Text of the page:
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The chaos of all of us

Modifié le : 2016/09/26

Twi­light already, autumn already. When walk­ing with the clock in the sky, the order­ing of things seems nor­mal to us with­out being dis­turb­ing or paci­fy­ing. I was com­ing out of my singing class, I looked at the sun, which was already only a glow on a throb­bing cloud, per­haps a har­bin­ger of rain.

The singing les­son, as usu­al, was reveal­ing. It trans­forms me, patient­ly sculpts my voice or pas­sions. This time when twi­light caught me, my teacher had want­ed me to express myself to a Tchaikovsky melody. “I’m pick­ing up the piano to push you fur­ther.” I had under­stood his inten­tion and tried, as best I could, to be that tor­ment­ed soul of the scorned lover that the com­pos­er had so sim­ply and pow­er­ful­ly carved.

But now, at fifty-sev­en years of age, I find it dif­fi­cult to live this type of roman­tic and bib­li­cal pas­sion. I can under­stand that the soul com­plains, I can also very well accept the rea­sons that dri­ve Job to defy God. After all, dis­or­der scares us. How­ev­er, my mis­un­der­stand­ing is prob­a­bly else­where. I don’t know.

Before I drift­ed towards singing, my project in writ­ing today was more to talk about chaos. I may have drift­ed, but I did it wise­ly. I watched a BBC doc­u­men­tary, The Code, pre­sent­ed by math­e­mati­cian Mar­cus du Sautoy.

The series reveals a hid­den numer­i­cal code that under­pins all nature. The series con­sists of three episodes, which explore how the world around us con­forms to and can be explained by math­e­mat­i­cal codes. The first episode “Num­bers” reveals how sig­nif­i­cant num­bers appear through­out the nat­ur­al world. The sec­ond episode “Shapes” uncov­ers the hid­den pat­terns that explain the shape of the world around us. And the third and final episode “Pre­dic­tion” looks at the weird world of what hap­pens next.

(Source)

Just like this teacher with a French name and yet very British, I have always been fas­ci­nat­ed by geom­e­try and math­e­mat­ics. I am not a sci­en­tist for two cents and that is one rea­son why I remain attached to a form of astrol­o­gy that more sen­si­ble brains will reject.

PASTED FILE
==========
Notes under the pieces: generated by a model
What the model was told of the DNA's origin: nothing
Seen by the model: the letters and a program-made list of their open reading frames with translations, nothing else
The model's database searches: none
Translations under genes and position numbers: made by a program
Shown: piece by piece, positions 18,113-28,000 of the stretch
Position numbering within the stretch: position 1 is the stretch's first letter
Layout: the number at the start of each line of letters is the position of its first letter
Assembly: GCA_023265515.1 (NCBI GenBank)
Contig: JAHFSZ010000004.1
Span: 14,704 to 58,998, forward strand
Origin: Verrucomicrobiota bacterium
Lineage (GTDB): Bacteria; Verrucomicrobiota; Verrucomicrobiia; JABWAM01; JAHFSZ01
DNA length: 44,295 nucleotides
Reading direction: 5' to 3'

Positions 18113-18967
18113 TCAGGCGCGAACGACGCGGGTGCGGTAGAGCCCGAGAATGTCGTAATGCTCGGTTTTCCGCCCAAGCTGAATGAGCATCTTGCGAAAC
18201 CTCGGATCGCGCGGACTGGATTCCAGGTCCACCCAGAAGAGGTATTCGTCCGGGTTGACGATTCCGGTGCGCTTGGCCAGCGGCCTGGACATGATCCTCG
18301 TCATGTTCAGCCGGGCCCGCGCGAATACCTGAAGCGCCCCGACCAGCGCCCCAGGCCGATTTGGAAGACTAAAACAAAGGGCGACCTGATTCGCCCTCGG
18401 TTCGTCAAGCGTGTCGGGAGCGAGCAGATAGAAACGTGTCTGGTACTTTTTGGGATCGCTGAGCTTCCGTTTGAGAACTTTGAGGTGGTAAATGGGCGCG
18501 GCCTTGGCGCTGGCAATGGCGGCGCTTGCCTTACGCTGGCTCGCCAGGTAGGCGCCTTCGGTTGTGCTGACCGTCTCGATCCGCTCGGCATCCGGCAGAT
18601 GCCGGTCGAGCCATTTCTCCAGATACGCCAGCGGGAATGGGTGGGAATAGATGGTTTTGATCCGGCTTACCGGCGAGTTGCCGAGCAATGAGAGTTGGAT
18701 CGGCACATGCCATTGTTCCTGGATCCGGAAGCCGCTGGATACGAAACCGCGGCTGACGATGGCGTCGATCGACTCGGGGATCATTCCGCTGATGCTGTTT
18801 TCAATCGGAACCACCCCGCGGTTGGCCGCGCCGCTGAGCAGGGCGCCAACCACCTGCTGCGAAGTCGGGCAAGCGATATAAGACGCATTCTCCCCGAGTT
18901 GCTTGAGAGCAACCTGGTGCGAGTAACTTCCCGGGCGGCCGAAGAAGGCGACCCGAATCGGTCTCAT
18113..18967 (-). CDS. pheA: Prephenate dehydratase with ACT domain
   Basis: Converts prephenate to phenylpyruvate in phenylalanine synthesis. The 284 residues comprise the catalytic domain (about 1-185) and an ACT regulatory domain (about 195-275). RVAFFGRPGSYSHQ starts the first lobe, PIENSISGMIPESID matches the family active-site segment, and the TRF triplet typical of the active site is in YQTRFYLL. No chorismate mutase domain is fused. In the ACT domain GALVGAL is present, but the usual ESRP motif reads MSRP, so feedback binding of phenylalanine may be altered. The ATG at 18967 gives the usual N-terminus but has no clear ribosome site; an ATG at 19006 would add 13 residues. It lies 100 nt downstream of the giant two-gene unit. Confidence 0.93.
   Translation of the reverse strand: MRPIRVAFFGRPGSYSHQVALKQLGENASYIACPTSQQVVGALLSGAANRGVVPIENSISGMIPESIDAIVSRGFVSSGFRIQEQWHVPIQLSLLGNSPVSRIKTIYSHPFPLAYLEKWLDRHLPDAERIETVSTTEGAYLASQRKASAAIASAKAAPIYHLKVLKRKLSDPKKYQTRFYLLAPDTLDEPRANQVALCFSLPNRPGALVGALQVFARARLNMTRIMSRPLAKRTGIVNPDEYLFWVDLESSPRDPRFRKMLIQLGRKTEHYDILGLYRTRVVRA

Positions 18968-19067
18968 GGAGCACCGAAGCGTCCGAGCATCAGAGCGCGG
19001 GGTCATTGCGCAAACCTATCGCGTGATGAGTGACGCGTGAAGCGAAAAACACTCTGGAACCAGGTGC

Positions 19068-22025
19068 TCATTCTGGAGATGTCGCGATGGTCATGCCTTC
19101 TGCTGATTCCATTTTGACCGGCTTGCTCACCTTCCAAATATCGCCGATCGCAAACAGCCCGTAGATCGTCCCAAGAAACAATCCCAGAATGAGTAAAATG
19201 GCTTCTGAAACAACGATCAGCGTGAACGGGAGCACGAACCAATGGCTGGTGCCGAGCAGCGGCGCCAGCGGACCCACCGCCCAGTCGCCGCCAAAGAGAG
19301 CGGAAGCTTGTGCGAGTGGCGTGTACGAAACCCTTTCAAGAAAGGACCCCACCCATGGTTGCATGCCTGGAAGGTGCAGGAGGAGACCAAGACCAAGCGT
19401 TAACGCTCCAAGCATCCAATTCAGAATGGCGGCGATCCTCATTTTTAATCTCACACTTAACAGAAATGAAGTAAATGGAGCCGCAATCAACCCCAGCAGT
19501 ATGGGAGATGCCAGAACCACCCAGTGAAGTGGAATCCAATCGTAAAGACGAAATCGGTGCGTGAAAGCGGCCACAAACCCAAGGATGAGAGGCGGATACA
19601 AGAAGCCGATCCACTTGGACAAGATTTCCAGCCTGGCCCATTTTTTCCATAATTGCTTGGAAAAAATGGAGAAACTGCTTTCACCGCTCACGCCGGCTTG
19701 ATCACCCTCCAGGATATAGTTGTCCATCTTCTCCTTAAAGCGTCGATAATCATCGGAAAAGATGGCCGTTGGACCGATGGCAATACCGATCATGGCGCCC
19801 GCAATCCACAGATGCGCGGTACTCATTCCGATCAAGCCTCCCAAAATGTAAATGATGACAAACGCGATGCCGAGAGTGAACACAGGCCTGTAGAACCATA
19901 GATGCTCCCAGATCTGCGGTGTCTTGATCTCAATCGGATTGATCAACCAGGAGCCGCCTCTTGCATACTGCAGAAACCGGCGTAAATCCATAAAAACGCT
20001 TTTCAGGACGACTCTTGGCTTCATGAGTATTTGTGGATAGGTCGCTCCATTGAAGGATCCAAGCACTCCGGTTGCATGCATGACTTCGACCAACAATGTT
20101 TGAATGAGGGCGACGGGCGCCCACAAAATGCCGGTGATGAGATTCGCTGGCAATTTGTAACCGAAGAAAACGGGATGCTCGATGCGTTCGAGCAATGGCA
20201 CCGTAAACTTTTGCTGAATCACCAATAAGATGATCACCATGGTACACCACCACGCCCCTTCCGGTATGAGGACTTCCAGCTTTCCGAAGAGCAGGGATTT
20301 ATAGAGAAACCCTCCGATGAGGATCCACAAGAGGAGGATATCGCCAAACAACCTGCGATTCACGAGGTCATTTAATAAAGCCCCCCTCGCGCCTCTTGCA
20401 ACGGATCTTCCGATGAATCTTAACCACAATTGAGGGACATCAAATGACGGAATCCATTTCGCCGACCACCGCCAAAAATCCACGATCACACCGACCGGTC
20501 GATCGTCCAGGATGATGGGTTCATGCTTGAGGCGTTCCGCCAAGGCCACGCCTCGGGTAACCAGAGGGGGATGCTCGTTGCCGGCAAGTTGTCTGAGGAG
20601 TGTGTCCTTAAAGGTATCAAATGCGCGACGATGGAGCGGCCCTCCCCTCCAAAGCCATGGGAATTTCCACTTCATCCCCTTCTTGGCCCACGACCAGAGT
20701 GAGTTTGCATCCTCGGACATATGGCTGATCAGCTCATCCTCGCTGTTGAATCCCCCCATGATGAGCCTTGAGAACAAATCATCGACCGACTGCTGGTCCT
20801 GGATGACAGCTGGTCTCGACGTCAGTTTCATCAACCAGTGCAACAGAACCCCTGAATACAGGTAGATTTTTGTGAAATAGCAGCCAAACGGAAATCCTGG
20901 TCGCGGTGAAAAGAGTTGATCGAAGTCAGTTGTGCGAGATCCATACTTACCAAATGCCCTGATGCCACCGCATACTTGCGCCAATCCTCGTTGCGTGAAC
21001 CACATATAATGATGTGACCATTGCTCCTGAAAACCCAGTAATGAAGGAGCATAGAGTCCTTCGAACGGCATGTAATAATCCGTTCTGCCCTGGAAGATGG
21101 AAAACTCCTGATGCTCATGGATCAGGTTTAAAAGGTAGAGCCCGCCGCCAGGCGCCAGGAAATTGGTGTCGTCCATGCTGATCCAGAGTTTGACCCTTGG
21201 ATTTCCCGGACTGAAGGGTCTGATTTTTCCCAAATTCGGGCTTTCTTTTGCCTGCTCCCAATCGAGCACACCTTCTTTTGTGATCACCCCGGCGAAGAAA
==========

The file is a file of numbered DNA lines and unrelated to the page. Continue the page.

The sec­ond episode of this series is par­tic­u­lar­ly inter­est­ing. Why are the cells of bees hexa­gons ? Why does salt form cubes ? Why are the dunes gov­erned by the PI num­ber ? Why do bub­bles join so eas­i­ly togeth­er through flat walls ?

I am all the more fond of these answers because my own life is a more or less per­sis­tent form of chaos. This chaos is described in the third episode. How to find a ser­i­al killer by the math­e­mat­ics of the loca­tions of his crimes alone ? How does a crowd man­age to guess with an accu­ra­cy of 1% the quan­ti­ties of jujubes in a jar ?

We, the small atoms of a chaot­ic exis­tence, par­tic­i­pate in the meta­mor­pho­sis of time. I like to think of human rela­tions in the same way. Two peo­ple touch each oth­er, they will look for the most eco­nom­i­cal anchor point, a com­mon wall. If they have to widen the cir­cle, they will adopt a dif­fer­ent strat­e­gy, a dif­fer­ent geom­e­try. Some­times the result is well-con­struct­ed and sta­ble cells, some­times the crowd becomes too dense and our des­tiny escapes us entire­ly, our intel­li­gence hav­ing become noth­ing more than a relay­ing and pas­sive synapse.

I keep walk­ing, watch­ing the con­struc­tion of the world. My exis­tence is not a straight line, it is gov­erned by the but­ter­fly effect of my ges­tures and your ges­tures, the weath­er, the paths, math­e­mat­i­cal­ly nat­ur­al and well thought out equations.

When I arrived near the metro, my eyes lin­gered on the illu­mi­nat­ed ten­nis court at the begin­ning of this cool evening. Sub­ju­gat­ed by the beau­ty of the place, I took out my phone to cap­ture the peace­ful sym­me­try of the moment.

I will con­tin­ue to walk because I hunger for order in my prayer­ful life.

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